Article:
Lights, Camera, Internship

Maya Burns tags a prop at her internship. (Photo/Cristabelle Tumola)

Twelfth grader Maya Burns dashed from floor to floor at Eclectic/Encore Props, a large prop rental warehouse in Manhattan, scanning props, and entering data into a computer.

The 17-year-old senior at Academy for Careers in Television and Film, a career and technical high school in Long Island City, was not skipping class that Friday in April. The job was part of her internship program, an optional part of her studies at the new specialty professional high school, which is about to graduate its first class in June.

Among the city’s 30 career and technical high schools created since the late 1990s, Academy for Careers in Television and Film is the first in the city to arrange internships in movie and television production. Other CTE schools specialize in areas such as, aviation maintenance, culinary arts and sports management. The career high schools were designed to be constructive alternatives to the outdated vocational high schools that many believed lacked rigorous academic programs.

“I’m extremely pleased not only with the number of internship positions we’ve been able to secure, but also the diversity of positions,” said the school’s founding principal, Mark Dunetz.

The Academy for Careers in Television and Film has been able to place around 40 students out of its approximately 100 seniors, as well as some juniors, in internships.  The positions range from editing, lighting and props, to working with crew members on film sets. Kauffman Astoria Studios, Bronx Documentary Center, Eastern Effects, Gotham Sound and Crook Brothers Productions have taken in the academy’s students.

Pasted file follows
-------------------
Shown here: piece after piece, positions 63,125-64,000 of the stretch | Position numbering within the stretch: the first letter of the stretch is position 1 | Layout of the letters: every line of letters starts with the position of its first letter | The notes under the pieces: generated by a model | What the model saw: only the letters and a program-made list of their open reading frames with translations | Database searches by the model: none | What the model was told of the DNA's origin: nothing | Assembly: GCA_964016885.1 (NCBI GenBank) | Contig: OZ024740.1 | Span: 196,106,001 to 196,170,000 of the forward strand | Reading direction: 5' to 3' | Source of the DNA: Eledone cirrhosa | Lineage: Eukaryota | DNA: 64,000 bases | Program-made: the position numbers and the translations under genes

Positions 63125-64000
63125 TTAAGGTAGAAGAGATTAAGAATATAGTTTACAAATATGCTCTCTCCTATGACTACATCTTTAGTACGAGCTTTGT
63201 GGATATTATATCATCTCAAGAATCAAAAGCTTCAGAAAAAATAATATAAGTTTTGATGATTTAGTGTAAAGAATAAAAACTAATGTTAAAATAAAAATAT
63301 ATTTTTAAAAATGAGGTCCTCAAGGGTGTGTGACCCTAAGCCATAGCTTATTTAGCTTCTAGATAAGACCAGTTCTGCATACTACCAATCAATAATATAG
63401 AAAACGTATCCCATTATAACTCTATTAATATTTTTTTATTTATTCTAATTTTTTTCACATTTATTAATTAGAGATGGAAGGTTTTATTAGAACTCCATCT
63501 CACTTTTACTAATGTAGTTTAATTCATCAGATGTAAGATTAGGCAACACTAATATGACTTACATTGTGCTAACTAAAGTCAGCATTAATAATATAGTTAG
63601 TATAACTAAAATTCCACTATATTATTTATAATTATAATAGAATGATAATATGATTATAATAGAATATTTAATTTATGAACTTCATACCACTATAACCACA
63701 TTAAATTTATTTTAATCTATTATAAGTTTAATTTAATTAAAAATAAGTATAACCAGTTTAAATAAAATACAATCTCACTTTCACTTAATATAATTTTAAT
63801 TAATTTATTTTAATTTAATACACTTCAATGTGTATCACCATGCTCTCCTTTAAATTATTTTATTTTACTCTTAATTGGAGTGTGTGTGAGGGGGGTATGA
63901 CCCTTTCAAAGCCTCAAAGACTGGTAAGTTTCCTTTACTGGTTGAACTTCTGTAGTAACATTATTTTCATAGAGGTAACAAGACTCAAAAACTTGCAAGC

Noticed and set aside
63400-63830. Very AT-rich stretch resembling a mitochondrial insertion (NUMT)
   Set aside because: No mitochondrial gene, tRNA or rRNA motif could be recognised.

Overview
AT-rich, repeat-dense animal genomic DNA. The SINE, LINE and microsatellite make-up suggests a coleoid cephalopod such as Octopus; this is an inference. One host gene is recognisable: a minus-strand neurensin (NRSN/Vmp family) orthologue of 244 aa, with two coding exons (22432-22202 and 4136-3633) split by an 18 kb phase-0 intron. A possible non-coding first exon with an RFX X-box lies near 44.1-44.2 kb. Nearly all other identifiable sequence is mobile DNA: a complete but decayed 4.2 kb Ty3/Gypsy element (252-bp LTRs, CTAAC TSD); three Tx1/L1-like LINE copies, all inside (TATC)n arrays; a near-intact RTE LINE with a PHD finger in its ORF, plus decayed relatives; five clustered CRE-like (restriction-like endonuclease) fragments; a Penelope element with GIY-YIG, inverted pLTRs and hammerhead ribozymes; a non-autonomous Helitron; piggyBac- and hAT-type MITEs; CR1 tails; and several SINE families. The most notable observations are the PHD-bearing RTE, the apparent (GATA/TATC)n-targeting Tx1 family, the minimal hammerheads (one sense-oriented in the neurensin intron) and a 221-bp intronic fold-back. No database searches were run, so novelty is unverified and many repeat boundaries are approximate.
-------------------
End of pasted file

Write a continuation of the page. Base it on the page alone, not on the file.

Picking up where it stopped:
Alan Metzger, director of the school’s production unit and a former producer and director of film and television, made some of these internship connections. Andy Lassman, a production teacher and coordinator of the internship program, who spent over 20 years working as a prop master, made the rest.

For example, Lassman has rented props from Eclectic/Encore Props in the past and now Burns and another student from the high school are currently interning there.

Richard Gagnon, creative director at Eclectic/Encore Props is very hands-on and does a good job of teaching the school’s interns how to display props, said Lassman, who needs to make sure the students are being trained as productive team members. “We’ve been fortunate that a lot of the people where the students are interning at are great mentors,” he added.

Burns is thinking about working in set design. She began working at the prop warehouse in the fall two days a week, and now comes just on Friday mornings. It’s her first internship, but she has many responsibilities, such as doing inventory intake, pulling orders and helping customers find items.

“We’re extremely satisfied with Maya’s work,” said Gagnon. She brings a smile, an amazing attitude and strong commitment.

Other Academy high school students hold internships in places like Nickolodeon and other film equipment businesses. For the past few months senior Kyra Vargas, 17, a wannabe film producer and director, has been shooting scenes in her high school for the Nickelodeon show “Mission: Dawn,” which is produced by Crook Brothers Productions. Vargas often puts in 12-hour days for the show, helping out with set decoration and learning about directing. “Time goes by fast for me, I wish I could stay more,” she said.

Another senior, Maria Tapia, who wants to work in lighting, is currently interning at Eastern Effects, which rents film and television equipment.

The internship program is designed to fit into seniors’ schedules; they are limited to 15 hours of interning per school week. Internships take the place of some required hours for the senior production class. Juniors who intern on weekends and those who do summer internships may get extra credit.

With the success of this year’s internships, the school hopes to raise the number of employers and students participating in the program next year. Lassman is already busy trying to add a costume house to his list of intern spots.

“We’ve got such positive response from the employers, said Metzger, “that we are confident that we are able to build up our client list.”

 

Photo slideshow: See more of Maya Burns at her internship.

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